Market Maker = always have an offer to buy and sell outstanding
I’m most interested in the swing trade and position trading. I’d like to hear what readers think is the most interesting area and have set up a Buzz Dash poll. Please vote for your favorite type:
Many experts say you need to find the style that suits you best and that timeframe is often a matter of temperment. Maybe, but I do find my temperment changes as I see the various track records from backtesting!
A Trading Strategy is the collection of rules about when to enter and exit trades as well as the size of each trade.
Sometimes people say “trading system” instead and I do it too. I really think trading system is larger than just the entry/exit strategies and includes things like record keeping, etc.
TradeStation is a software tool for analysis and backtesting with facilities for creating custom trading strategies. The image at the top of this article is a screen shot of a very simple entry strategy that buys whenever the stock meets minimum volume requirements. This obviously is not a tradeable strategy but is something I use as a baseline for comparison.
Even though I often use the terms interchangably, I think Trading System is bigger than Trading Strategy.
A Trading System is said to be either mechanical, discretionary, or a mixture of the two.
Most mechanical systems are run by a computer, but they need not be. A person could conceivably make manual calculations and monitor trades according to rigid rules. Even in a fully automated mechanical system, the human element is present — someone must decide which system, when to turn it on, how to keep the computers running, etc. However, backtesting is an obvious step in the development of a mechanical trading system.
For discretionary traders, modern trading also relies on computers acting according to fixed rules. For example, many people, wheither they consider themselves traders or investors, fundamental or technical, consult stock charts populated with their favorite analysis techniques and indicators. Backtesting can inform the judgement of a discretionary trader by outlining the potential performance of various strategies and indicators.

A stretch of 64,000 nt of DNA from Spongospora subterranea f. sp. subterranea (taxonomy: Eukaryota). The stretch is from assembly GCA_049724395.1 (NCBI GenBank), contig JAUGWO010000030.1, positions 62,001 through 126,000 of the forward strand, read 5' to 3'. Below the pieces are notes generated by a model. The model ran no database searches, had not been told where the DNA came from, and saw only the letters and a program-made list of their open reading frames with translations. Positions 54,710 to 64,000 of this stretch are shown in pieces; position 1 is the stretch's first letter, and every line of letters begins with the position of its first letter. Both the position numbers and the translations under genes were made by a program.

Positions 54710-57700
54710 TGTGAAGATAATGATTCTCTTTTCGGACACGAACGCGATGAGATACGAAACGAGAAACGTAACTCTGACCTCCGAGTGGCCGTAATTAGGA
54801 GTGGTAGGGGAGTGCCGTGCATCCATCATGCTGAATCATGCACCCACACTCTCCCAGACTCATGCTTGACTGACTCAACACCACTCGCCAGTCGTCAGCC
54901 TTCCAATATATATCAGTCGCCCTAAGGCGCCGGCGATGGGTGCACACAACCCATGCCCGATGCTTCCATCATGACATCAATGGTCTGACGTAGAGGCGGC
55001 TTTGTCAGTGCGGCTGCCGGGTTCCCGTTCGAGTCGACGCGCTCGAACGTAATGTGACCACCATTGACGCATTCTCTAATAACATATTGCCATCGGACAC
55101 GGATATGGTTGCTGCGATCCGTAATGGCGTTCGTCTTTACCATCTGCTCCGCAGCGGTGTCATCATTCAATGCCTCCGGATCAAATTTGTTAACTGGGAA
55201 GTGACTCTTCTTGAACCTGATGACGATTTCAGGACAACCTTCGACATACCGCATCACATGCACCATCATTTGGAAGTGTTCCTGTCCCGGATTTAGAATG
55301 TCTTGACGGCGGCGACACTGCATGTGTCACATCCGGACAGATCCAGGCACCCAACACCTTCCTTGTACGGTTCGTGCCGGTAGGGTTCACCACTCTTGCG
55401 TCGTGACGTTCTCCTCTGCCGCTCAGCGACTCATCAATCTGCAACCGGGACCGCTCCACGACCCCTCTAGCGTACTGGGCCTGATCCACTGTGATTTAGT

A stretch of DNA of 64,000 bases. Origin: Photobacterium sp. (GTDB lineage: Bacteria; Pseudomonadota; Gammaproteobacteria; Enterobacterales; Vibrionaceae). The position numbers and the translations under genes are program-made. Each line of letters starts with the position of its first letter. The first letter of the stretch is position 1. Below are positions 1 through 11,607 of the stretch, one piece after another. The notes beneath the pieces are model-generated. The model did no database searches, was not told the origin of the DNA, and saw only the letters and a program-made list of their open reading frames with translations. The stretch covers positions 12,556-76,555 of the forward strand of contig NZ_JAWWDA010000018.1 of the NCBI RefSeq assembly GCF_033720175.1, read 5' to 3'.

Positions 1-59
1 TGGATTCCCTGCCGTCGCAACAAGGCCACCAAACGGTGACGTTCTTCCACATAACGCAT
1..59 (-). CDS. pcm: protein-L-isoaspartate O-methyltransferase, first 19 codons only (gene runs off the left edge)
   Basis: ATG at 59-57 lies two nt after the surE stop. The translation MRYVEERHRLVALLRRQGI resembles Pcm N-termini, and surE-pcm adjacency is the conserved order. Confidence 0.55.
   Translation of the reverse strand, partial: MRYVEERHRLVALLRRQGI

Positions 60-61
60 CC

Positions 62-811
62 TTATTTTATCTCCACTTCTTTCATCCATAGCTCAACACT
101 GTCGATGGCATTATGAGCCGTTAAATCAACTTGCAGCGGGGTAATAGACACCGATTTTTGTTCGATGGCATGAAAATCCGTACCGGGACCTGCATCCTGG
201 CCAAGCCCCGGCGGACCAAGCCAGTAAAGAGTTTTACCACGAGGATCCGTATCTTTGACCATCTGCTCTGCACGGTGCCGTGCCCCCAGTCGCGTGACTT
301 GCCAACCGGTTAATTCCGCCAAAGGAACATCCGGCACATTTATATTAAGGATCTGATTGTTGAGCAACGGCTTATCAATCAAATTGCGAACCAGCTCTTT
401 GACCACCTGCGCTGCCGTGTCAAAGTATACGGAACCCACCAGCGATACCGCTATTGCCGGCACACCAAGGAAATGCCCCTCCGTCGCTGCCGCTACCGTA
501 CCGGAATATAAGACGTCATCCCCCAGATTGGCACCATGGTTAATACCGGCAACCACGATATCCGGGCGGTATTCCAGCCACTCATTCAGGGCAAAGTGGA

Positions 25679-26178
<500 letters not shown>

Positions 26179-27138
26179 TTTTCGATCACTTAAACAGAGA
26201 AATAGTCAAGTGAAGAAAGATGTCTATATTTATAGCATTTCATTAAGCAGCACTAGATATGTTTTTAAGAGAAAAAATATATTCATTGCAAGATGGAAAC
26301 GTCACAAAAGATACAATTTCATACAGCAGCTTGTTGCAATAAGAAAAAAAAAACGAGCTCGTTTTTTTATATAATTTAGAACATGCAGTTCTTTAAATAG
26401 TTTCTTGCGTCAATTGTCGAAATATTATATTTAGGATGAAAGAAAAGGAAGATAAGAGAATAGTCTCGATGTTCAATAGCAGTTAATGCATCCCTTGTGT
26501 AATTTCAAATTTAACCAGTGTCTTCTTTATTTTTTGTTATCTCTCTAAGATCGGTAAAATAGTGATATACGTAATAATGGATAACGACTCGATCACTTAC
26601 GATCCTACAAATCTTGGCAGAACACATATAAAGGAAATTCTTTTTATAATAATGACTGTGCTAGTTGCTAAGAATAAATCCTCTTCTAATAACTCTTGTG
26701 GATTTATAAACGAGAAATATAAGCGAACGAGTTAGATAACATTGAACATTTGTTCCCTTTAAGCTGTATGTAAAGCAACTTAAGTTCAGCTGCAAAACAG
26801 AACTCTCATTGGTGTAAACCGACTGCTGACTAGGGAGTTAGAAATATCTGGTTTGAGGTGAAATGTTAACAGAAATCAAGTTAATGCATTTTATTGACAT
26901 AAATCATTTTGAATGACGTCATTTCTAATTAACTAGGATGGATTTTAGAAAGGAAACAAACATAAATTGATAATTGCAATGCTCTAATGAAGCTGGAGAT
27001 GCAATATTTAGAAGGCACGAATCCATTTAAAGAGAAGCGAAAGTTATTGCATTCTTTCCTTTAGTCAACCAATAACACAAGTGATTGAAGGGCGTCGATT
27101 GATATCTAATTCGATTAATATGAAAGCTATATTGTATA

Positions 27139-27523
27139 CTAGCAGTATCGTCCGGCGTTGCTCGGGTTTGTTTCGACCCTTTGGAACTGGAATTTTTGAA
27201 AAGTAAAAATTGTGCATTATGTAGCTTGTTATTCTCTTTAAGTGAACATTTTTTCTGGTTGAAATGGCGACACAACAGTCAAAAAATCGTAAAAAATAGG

Ed Seykota often says that a trader’s system is really the set of emotions he/she is unwilling to feel. (See Sat, 17 July 2004 in his Trading Tribe FAQ). I feel like dodging by saying the emotional side is beyond the scope of this blog.
Now that I think about it, its not so hard to backtest a general example with software. For example, the Rational Choice book cites a few studies that prove our human tendency for loss aversion. To codify that, write a system with:
no stops in order to avoid the pain of taking a known loss,
close targets to avoid the pain of giving profits back, and
quick file deletion to avoid the pain of knowing its unprofitable.
Win rate is also a good metric to gauge if you can stick to the system or get too demoralized by low win rates.
You can’t exactly determine the loss rate from the win rate because a trade may break even which is, technically speaking, not a loss. For comparison purposes however, it is enough to know the win rate, the expectancy, and the standard deviation.
For a trading system, the win rate is the probability of a winning trade. It is NOT the probability of profitability. For that, calculate expectancy because the size of the wins vs losses matters. A lot. For example, a profitable trading system may win less than 50% of the time if the wins are bigger than losses. Likewise, its certainly possible to lose money on a system with an extremely high win rate when that one big monster loss comes along to wipe out all previous gains.
Readers of this blog may be interested in my report of attending a week-long Traders Camp put on by Dr. Alexander Elder in Cyprus. You can read about it on my personal blog. These articles focus on the class: